Dichondra - the lawn alternative
Author: Stefan Palm Date Posted: 27 October 2021
Dichondra, a native of Australia, has been around for a long time and has been widely recognised as an excellent, low-maintenance lawn alternative.
According to James B Beard, the definition of a lawn is a “Ground that is covered with fine-textured grass and is closely mown”. I guess you could squeeze Dichondra into that definition. Technically, it’s a ground cover more than a lawn, but it does provide a dense cover, can be mown, and does blend in with grass well.
It has bright coloured, kidney-shaped leaves and has often been referred to as Tom Thumb or even kidney weed. Dichondra is a warm-season plant meaning it grows when temperatures are in excess of 22 degrees. It’s evergreen and will grow in either sun or shade. One of the outstanding features of Dichondra is that it will grow in places where other lawns will not.
It is the ideal solution to fill in struggling lawns, particularly in shady areas or in areas where mowing is a problem. Paul Munn used to say that Dichondra is the lawn you only have to mow four times per year, making it the ideal, low maintenance solution. It slowly spreads along the surface, similar to how a spreading lawn would and in that way has some self-repairing qualities. While not ideal for pets, it will tolerate some pet traffic. Dichondra is great for planting between stepping stones, is reasonably drought tolerant and has a high level of frost resistance.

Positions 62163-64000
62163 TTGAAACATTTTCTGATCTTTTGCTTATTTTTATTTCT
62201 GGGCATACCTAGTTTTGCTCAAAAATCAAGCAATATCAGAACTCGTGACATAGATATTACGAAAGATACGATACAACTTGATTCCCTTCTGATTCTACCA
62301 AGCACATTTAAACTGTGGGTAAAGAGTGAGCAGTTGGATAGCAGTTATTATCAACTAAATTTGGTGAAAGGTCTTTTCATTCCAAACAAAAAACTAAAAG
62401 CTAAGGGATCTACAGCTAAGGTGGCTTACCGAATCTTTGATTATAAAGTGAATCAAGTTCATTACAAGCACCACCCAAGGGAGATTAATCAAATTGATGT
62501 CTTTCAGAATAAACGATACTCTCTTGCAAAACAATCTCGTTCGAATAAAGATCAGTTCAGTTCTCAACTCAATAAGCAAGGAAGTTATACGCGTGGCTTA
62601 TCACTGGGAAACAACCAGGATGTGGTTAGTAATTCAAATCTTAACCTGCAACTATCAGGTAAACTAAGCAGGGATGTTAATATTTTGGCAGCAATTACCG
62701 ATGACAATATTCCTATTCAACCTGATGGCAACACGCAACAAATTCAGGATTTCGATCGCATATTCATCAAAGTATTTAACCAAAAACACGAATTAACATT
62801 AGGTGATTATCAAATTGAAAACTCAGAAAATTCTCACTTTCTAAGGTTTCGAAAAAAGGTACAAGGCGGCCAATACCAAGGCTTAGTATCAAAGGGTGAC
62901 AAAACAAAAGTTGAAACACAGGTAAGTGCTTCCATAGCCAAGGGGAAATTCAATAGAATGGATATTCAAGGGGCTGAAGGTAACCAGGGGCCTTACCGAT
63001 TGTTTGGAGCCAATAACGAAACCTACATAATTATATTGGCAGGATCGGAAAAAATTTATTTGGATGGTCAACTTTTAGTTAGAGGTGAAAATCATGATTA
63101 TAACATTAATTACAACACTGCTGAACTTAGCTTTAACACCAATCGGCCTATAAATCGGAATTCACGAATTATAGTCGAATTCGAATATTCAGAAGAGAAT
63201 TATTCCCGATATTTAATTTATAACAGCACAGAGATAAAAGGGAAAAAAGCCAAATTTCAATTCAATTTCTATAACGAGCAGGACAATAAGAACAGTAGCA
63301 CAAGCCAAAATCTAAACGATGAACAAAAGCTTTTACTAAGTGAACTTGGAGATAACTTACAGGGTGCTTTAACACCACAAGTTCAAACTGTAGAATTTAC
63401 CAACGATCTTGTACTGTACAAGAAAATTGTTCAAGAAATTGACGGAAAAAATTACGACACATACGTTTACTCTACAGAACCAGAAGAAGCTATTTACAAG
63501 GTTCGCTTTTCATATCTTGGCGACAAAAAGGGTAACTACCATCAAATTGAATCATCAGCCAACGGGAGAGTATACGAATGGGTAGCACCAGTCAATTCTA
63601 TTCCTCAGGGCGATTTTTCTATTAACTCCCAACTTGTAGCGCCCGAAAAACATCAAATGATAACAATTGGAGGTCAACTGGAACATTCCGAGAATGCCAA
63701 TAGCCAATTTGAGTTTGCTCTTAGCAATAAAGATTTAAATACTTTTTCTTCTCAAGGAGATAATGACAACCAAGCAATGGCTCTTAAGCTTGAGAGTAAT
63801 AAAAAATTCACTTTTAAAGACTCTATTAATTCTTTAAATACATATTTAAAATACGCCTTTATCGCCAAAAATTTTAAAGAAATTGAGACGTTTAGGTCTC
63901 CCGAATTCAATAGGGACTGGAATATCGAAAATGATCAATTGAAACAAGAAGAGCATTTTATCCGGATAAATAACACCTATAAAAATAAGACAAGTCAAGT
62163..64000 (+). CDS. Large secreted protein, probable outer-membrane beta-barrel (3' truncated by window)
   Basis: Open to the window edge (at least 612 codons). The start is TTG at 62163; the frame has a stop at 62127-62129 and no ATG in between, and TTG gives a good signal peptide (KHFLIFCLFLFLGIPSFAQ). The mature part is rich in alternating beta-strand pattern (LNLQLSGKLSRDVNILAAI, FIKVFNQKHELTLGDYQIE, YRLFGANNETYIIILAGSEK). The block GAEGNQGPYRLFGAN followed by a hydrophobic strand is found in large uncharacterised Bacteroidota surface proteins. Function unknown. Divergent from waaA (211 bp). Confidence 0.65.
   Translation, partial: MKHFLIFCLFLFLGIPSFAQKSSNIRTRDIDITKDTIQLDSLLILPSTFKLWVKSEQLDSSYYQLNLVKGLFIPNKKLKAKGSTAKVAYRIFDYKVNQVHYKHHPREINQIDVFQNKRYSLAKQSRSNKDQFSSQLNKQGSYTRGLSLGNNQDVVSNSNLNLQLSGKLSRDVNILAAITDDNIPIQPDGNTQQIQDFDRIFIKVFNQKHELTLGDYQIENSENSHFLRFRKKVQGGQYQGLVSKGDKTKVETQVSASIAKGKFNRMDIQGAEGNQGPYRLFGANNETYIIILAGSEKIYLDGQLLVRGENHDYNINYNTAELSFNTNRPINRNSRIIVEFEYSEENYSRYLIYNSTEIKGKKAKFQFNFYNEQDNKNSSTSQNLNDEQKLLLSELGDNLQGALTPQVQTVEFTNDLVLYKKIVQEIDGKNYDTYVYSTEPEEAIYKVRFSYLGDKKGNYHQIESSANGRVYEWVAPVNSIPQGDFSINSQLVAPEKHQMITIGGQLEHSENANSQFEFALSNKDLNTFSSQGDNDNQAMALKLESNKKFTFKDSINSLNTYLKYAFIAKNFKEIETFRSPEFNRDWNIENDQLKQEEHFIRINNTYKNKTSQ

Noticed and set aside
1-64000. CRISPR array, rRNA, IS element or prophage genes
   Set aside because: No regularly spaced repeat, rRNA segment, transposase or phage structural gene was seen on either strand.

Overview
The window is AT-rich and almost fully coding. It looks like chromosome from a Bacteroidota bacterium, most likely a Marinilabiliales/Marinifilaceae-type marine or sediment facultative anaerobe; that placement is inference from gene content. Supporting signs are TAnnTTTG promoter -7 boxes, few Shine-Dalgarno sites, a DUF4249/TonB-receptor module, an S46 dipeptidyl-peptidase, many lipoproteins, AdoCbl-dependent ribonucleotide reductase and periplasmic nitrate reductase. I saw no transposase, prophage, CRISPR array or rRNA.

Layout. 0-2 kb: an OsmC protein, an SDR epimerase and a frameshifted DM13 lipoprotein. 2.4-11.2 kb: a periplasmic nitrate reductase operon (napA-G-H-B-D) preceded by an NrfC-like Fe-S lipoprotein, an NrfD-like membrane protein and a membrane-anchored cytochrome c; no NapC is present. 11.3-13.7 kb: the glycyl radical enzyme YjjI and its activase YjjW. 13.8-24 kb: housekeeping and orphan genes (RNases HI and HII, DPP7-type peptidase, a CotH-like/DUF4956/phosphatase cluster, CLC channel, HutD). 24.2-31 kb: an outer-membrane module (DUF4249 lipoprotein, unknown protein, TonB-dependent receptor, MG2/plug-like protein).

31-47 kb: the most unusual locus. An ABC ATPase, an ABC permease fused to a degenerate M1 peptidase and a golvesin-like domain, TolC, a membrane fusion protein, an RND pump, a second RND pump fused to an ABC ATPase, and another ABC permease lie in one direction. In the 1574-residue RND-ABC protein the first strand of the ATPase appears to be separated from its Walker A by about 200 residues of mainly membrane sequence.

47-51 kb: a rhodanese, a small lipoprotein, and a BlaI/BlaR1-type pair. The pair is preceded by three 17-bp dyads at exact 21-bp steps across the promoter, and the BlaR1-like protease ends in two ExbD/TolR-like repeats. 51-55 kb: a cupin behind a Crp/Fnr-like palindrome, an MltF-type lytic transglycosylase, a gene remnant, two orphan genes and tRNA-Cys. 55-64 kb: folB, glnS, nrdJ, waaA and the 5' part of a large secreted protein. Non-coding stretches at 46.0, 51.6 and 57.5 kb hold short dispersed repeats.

How to plant
Whether you’re starting from scratch or filling in a sparse lawn area, you can establish Dichondra by seed or seedlings. The best time to do it is October through to February. While seed would germinate past February, you need to allow enough time for it to establish before the cool weather sets in.
I’d recommend fertilising three times per year, in the middle of each season with the exception of Winter. Use an organic fertiliser rather than chemical or mineral fertilisers as these types can easily burn. Always make sure you thoroughly water the fertiliser in so that you can’t see any of it on the surface. I mentioned earlier that you could get away with mowing only four times per year. You could go even further than that and say that you need not mow it at all, reaching a maximum height of around 100mm. With regard to watering, Dichondra prefers infrequent but long and deep waters. Look to apply around 25mm of water for each application which should ideally soak down 50mm into the soil.
Weed control can be difficult with Dichondra. Because it is a broadleaf plant, you can’t apply selective herbicides to control weeds. Whenever weeds are present, I’d recommend making a concerted effort to hand pull them before they go to seed.
In all, Dichondra is a versatile plant that offers some excellent advantages to a lawn. It’s well worth considering, especially in shady or hard to mow areas.